1. Get a bowl like this one, ($20 at World Market). Don't pick anything out that is too shallow (less than 6'' deep) or that is flat at the bottom.
2. Use a 1 5/8'' (check drain pipe, I think that's right) hole saw bit in a drill and slowly, carefully, steadily cut a hole in the bottom center of the bowl.
3. Get a drain ($8) from the hardware store and try to fit it through the hole. You may need to use a file to widen the hole a little more. Make sure it is not too big, you want the drain to fit in snugly.
4. Get a small box of epoxy pour-on resin- $18. Usually at craft stores. Mix half of it exactly according to the instructions (do NOT screw this up) and slowly pour on inside edge of bowl. Hold the bowl by the bottom drain pipe and turn, allowing the resin to coat the inside. Apply resin to bottom half of bowl sparingly or with a brush, if there is too much it is going to run down the drain.
5. Allow to dry for a day in a cool, undisturbed place. Balance on bottom of pipe on a flat, covered surface. You might want to put something around the drain pipe base so it doesn't fall over for sure.
6. Check on it every chance you get while it is drying. A lot of the resin will run down the drain and make a puddle of stickiness at the end of the pipe. Clean this up and set on fresh surface every couple of hours.
7. When it is dry you can turn it over and do the same process to the outside of the bowl with the resin. I suggest brushing on the resin to make as thin a coat as possible, since the outside won't be exposed to much water. Since the bowl isn't flat, there will be a little bit of a "drip" effect when it dries, instead of a completely smooth finish. But it still works.
I decided to recess my sink into the counter by cutting a hole in it about 1'' less in diameter than the sink. Then just drop in the sink, hook it up, and caulk around the outer edge where the sink meets the counter.
I do not suggest using abrasive cleaners or harsh chemicals, it may scratch the resin. Vinegar/alcohol work well to clean it.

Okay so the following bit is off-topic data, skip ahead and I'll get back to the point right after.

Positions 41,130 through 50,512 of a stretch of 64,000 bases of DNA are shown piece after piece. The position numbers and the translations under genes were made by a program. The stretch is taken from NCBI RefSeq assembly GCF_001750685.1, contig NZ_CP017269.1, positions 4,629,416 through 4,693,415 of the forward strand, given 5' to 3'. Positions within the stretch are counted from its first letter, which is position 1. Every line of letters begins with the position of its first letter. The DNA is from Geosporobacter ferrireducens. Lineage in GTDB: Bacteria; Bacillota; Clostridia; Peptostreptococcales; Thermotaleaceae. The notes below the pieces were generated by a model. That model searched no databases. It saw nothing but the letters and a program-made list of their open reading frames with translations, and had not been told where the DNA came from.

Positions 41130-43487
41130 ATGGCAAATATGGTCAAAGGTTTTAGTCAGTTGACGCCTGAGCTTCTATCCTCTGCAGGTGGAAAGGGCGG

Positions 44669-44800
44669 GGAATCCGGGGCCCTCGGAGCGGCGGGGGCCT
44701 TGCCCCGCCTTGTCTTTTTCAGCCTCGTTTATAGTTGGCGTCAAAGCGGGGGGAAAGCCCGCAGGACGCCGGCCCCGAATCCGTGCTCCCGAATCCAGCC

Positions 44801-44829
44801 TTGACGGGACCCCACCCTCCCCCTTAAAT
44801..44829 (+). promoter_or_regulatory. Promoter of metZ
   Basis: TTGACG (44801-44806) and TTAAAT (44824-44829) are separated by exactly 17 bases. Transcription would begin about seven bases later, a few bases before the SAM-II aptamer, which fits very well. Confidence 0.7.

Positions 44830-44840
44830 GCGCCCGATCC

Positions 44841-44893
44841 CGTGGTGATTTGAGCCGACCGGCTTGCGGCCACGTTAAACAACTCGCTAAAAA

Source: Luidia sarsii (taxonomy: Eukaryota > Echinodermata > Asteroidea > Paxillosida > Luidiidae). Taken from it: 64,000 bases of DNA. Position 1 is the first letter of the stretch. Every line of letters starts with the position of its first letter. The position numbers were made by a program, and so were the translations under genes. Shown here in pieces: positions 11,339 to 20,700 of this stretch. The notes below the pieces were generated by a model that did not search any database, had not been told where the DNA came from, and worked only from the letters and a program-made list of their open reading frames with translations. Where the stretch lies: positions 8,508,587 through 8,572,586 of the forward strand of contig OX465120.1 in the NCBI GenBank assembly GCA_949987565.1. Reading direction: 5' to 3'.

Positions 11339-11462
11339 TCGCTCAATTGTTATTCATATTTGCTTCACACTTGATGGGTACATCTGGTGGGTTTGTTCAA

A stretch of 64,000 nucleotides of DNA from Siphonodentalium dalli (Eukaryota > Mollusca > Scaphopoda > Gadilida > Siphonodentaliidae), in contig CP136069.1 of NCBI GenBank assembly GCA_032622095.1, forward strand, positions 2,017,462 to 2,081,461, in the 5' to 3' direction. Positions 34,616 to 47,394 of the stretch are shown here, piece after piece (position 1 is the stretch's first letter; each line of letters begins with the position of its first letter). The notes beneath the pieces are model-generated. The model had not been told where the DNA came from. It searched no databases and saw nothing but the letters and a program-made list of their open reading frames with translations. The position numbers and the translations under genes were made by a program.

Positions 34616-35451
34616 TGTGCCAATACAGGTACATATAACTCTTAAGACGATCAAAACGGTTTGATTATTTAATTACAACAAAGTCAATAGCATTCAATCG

Here's the background info of this picture from aunt Kaye:
"That is an ice cream cake. Cousin-in-law Phil Mannino owned a baskin robbins and would make cool things and let us go to his shop to scoop our own dessert. Unfortunately the only ice cream that was turkey colored were the crappy ones like coffee, so it weren’t so good."
photos by Kevin McKinney
After going to Ireland, I have become obsessed with moss! and sheep! So I made some terrariums in honor of the wonderful Irish roadside attractions. I will make some succulent ones this summer to commemorate the Albuquerque trip as well. These make me happy.
Here is my recipe for a moss terrarium:
Inside a clear glass container with a lid, include the following:
layer 1- 1/4'' layer of sand
layer 2- 1/2'' layer of gravel and/or pebbles (sterilized)
layer 3- 1/4'' layer of activated charcoal crushed into pieces (get at aquarium store or nursery) This layer will help to clean the air of the fumes caused when the organic materials begin to decompose.
layer 4- 1/2'' dried sphagnum peat moss to improve aeration, water drainage, and water retention. Also lowers pH of soil (moss likes acidic soil, around 6 - 6.5)